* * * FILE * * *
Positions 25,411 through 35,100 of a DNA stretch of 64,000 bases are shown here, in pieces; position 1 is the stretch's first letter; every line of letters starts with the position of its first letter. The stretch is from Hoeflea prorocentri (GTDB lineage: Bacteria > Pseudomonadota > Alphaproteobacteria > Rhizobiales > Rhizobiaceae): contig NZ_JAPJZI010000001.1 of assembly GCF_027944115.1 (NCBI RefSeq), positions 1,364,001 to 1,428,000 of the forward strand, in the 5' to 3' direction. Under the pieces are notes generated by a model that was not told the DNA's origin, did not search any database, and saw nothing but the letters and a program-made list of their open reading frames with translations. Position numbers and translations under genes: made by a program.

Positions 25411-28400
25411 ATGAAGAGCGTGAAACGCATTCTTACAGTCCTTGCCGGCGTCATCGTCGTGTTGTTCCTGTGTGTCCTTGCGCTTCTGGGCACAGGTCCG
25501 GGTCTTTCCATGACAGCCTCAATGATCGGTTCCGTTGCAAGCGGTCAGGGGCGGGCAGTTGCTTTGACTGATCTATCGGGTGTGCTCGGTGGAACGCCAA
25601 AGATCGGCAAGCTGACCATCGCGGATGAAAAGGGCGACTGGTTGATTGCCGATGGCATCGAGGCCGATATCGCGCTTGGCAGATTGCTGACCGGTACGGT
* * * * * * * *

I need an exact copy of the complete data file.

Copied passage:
Positions 25,411 through 35,100 of a DNA stretch of 64,000 bases are shown here, in pieces; position 1 is the stretch's first letter; every line of letters starts with the position of its first letter. The stretch is from Hoeflea prorocentri (GTDB lineage: Bacteria > Pseudomonadota > Alphaproteobacteria > Rhizobiales > Rhizobiaceae): contig NZ_JAPJZI010000001.1 of assembly GCF_027944115.1 (NCBI RefSeq), positions 1,364,001 to 1,428,000 of the forward strand, in the 5' to 3' direction. Under the pieces are notes generated by a model that was not told the DNA's origin, did not search any database, and saw nothing but the letters and a program-made list of their open reading frames with translations. Position numbers and translations under genes: made by a program.

Positions 25411-28400
25411 ATGAAGAGCGTGAAACGCATTCTTACAGTCCTTGCCGGCGTCATCGTCGTGTTGTTCCTGTGTGTCCTTGCGCTTCTGGGCACAGGTCCG
25501 GGTCTTTCCATGACAGCCTCAATGATCGGTTCCGTTGCAAGCGGTCAGGGGCGGGCAGTTGCTTTGACTGATCTATCGGGTGTGCTCGGTGGAACGCCAA
25601 AGATCGGCAAGCTGACCATCGCGGATGAAAAGGGCGACTGGTTGATTGCCGATGGCATCGAGGCCGATATCGCGCTTGGCAGATTGCTGACCGGTACGGT